April 10, 1925 – Nov. 8, 2017
Edwin G. Egan, an architect who designed firehouses, churches and the Anderson's Frozen Custard stand on Main Street in Williamsville, died Wednesday morning in Veterans Affairs Medical Center after a short illness. He was 92.
Mr. Egan was born in Attica and attended Attica High School where he excelled in his French language classes, according to his daughter, Nora Egan Green.
After serving in the Navy as a seaman during World War II, Mr. Egan moved to Buffalo to study engineering at Canisius College.
He graduated from the University of Detroit, and earned a master's degree in architecture at North Carolina State University.
He met the former Mary Ellen Beck during a visit home to Buffalo. The two met while attending a function at St. Michael's Church on Washington Street. They were married more than 64 years. Mrs. Egan is 89.
Mr. Egan designed a home in the Town of Tonawanda to accommodate their growing family.
"Our home had the ability to house 11 people without us being on top of each other," said Egan Green. s. "The rooms were large and comfortable. It was unusual at that time to have a house that large in the Town of Tonawanda."
Mr. Egan started a business in the Town of Tonawanda called Edwin G. Egan, Architect, said another daughter, Ellen Kavanaugh. He designed residential and commercial structures.
"No project was too big or too small," said Egan Green. "He did factories but also residential additions. He enjoyed any kind of design work, anything that would allow him to stretch his design muscles."
Mr. Egan was an active member of St. Amelia's Church Holy Name Society and the St. Vincent de Paul Society, Kavanaugh said. He also served as a scoutmaster for Boy Scout Troop 202.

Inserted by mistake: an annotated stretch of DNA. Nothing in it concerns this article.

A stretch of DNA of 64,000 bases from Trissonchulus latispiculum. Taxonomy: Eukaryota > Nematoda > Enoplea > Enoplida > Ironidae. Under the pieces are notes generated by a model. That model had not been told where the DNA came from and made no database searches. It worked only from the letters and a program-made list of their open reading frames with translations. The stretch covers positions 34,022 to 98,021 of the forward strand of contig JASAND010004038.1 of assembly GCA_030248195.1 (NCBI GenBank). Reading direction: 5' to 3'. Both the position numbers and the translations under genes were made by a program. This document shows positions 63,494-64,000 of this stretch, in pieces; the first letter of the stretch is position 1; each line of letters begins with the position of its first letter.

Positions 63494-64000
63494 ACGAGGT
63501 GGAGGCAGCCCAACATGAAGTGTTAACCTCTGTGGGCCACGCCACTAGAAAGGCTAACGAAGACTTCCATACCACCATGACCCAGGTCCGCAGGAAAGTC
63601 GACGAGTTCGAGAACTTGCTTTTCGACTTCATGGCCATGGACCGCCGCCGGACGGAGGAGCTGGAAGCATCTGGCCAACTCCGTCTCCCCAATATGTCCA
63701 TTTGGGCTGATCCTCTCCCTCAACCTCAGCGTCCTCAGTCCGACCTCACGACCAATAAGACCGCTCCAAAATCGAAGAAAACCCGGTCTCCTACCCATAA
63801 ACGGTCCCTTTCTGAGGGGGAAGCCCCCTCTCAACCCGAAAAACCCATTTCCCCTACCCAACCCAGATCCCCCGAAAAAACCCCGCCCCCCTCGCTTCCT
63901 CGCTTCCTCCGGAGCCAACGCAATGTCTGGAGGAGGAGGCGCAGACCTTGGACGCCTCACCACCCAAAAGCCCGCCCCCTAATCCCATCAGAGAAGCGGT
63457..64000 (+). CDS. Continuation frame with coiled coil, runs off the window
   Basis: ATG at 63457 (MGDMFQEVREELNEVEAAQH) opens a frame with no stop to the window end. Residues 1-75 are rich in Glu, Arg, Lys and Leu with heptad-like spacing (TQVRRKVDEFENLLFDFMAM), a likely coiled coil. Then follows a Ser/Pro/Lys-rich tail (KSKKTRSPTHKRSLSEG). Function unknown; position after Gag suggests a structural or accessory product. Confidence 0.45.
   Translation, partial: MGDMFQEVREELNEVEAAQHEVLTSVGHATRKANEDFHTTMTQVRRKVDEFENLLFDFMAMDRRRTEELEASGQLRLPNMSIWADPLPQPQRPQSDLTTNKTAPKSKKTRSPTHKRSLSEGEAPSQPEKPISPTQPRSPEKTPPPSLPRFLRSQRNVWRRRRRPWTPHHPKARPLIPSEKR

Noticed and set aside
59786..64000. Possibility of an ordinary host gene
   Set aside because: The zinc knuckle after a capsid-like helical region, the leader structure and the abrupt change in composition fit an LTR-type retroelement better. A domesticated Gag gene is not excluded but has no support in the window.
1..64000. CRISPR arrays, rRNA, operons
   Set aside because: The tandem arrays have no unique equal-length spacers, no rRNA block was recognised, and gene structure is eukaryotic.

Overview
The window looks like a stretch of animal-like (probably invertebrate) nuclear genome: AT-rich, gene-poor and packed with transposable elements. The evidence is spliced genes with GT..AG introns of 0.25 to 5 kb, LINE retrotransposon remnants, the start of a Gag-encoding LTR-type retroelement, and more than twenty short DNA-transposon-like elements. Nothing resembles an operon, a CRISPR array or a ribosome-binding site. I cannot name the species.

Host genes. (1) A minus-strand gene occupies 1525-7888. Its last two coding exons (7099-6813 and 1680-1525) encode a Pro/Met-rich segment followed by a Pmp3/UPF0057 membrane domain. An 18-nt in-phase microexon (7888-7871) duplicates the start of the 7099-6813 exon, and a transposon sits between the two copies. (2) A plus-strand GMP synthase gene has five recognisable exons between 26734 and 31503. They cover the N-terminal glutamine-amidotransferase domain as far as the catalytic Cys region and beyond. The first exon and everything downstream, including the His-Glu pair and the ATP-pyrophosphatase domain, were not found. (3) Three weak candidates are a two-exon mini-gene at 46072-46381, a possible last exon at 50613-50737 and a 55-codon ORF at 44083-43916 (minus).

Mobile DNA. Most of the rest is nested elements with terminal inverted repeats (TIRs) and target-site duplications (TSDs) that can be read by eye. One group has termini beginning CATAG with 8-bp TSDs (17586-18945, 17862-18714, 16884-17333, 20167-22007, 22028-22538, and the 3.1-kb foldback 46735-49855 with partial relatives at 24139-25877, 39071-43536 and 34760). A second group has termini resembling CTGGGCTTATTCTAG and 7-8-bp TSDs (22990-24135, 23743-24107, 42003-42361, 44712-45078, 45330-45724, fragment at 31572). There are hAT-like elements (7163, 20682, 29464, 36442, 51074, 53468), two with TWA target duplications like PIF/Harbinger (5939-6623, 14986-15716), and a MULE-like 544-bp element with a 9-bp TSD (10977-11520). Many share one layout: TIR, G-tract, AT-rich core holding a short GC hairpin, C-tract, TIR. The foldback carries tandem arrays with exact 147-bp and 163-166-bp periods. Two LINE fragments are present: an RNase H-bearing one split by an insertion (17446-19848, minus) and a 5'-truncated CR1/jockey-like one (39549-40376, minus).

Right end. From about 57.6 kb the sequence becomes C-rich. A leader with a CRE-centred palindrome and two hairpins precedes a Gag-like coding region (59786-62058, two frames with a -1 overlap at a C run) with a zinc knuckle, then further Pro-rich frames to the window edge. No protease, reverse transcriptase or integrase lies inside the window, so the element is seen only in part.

Mr. Egan and his wife received the Lay Award of St. Joseph the Worker, given to outstanding laymen and women to recognize their efforts.
He liked to sing, said Egan Green.
"He would make up a song out of anything and sing it spontaneously. And he wasn't a crooner," she recalled. "Even in the hospital he was still singing."
His family recalled his clever wit that made complete strangers laugh out loud at unlikely moments.
"Anytime I was around him, I laughed," said Egan Green. "One time when he forgot to take his diabetes medication, he was taken by ambulance to the hospital. I followed, and when we arrived at the hospital, the ambulance's back door popped open. The two attendants were cracking up. I thought, 'I guess he's OK.'"
In addition to his wife and two daughters, Mr. Egan is survived by: four sons, Kevin, Sean, Daniel and William; two other daughters, Martha Hassenfratz and Anne; 19 grandchildren and two great-grandchildren. A fifth daughter, Amy Altenburger, predeceased Mr. Egan.
A Mass of Christian Burial will be offered at 9 a.m. Monday in St. Amelia's Church, 210 St. Amelia Dr., Town of Tonawanda.